By Jim Schutze
By Rachel Watts
By Lauren Drewes Daniels
By Anna Merlan
By Lee Escobedo
I spoke with Mundy's commanding officer, Lieutenant Michael Holder at Southeast. I asked if Mundy has anything to do with the city's nuisance abatement teams. Holder told me he wasn't really sure what Mundy's duties are, and he'd have to get back to me. He never did.
I spoke with Mundy. He said he wasn't really sure if he had visited Davenport's car wash, but he might have. He said he didn't recall talking to Davenport, but he could have. He said he talks to a lot of business owners.
"I'm just giving them pointers and ideas of the things that they could do," he said. "But I've never chewed anybody out, telling them that they're not doing enough, anything like that."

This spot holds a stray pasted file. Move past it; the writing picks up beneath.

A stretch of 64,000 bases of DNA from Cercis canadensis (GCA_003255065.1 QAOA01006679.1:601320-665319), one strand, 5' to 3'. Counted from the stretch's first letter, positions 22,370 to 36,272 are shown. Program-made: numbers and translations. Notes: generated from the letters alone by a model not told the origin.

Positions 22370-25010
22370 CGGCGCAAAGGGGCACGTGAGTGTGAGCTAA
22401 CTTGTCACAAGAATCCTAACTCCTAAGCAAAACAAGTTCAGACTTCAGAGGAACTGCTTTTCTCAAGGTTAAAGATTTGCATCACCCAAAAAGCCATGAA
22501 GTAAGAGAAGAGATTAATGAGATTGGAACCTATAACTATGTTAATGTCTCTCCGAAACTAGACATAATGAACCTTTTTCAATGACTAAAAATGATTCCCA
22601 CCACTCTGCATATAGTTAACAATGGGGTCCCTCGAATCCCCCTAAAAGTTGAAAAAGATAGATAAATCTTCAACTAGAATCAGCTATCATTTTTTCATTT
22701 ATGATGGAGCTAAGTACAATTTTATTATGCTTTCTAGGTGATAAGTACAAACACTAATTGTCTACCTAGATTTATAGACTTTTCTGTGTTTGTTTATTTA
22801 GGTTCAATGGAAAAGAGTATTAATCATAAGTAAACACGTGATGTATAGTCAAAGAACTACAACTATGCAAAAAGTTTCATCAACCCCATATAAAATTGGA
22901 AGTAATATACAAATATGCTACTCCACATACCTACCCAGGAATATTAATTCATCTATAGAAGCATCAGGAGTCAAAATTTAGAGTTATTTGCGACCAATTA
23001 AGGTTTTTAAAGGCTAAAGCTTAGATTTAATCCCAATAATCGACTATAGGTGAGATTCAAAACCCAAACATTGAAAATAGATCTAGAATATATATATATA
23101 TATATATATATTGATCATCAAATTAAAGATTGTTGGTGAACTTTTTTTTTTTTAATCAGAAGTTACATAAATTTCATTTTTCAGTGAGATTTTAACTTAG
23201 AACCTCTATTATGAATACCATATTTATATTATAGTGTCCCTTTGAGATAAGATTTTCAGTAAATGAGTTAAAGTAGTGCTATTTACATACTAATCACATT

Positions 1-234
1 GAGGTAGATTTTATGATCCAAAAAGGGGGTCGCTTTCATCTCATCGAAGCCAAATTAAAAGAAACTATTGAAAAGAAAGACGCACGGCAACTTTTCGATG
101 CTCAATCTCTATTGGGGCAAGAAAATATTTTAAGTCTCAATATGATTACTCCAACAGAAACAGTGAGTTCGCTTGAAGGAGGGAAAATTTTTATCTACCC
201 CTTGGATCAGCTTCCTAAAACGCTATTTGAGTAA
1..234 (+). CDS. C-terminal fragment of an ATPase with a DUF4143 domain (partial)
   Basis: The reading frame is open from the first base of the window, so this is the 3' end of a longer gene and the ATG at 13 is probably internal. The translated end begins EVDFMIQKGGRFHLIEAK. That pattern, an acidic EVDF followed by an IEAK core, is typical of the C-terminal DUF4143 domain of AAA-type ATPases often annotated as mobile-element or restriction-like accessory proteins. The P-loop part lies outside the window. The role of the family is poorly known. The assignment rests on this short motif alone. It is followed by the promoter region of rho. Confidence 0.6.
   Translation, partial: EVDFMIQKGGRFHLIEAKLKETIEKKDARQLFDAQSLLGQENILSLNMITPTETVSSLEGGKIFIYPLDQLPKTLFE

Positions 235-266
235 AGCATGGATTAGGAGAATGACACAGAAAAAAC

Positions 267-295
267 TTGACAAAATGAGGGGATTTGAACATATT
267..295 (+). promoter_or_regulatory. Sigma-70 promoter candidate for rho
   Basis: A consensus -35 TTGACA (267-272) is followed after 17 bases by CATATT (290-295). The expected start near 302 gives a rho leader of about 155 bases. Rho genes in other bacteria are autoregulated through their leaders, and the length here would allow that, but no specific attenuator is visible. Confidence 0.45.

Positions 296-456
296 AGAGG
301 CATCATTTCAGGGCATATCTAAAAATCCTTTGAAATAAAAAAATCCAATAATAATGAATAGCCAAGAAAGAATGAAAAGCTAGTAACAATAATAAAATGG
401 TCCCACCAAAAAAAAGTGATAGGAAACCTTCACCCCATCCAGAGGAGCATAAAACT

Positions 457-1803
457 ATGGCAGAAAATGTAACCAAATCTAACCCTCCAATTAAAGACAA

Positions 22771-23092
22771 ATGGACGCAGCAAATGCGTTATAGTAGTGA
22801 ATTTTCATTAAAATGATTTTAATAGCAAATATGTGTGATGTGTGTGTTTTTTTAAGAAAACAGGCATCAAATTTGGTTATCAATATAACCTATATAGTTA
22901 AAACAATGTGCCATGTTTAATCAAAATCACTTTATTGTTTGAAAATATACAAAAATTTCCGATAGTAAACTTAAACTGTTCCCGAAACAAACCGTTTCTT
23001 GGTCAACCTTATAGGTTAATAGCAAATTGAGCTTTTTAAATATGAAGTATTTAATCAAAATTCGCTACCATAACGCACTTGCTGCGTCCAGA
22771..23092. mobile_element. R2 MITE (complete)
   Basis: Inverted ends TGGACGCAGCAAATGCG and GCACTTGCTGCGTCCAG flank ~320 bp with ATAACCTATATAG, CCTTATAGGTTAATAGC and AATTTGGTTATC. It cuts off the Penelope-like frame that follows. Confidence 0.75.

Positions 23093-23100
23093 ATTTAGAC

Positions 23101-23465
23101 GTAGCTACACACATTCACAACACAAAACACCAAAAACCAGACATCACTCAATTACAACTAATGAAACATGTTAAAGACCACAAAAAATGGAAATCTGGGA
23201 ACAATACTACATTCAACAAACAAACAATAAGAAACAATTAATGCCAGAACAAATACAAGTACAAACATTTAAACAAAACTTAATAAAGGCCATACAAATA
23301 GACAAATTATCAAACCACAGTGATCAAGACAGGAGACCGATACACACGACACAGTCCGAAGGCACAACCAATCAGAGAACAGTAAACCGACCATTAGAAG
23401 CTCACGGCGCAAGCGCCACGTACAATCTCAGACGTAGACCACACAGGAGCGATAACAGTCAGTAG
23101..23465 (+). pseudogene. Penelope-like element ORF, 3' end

By the way, I'm not sure whether Corporal Mundy's name is spelled Mundy or Munday, because he declined to tell me the correct spelling. Maybe he wasn't sure.
I spoke with a witness to the conversation, Tiwangi Kyle, owner of a hair salon who was getting her car washed when the encounter took place. She couldn't hear what was said, but she could tell Davenport was taking a dressing-down by the officer.
"As I looked at the officer's face," Kyle told me, "I could tell he was giving him [Davenport] a hard time. You could judge by gestures, facial expressions and everything."
You want to know what I think the message is for Davenport, for Budget Suites, for apartment owners and other legitimate businesses all over town? The message is that Dallas City Hall thinks the Legislature is a yahoo joke. Dallas is going to keep right on doing what it's been doing--holding private businesses responsible, suing them for locating in a city with one of the nation's worst crime rates and then failing to do anything about it.
Because the city can't do anything about its crime problem.
And anybody who thinks different in Dallas is going to have visits from police in nice new cars with big cigars, bringing the kind of message you'd expect from the Mafia.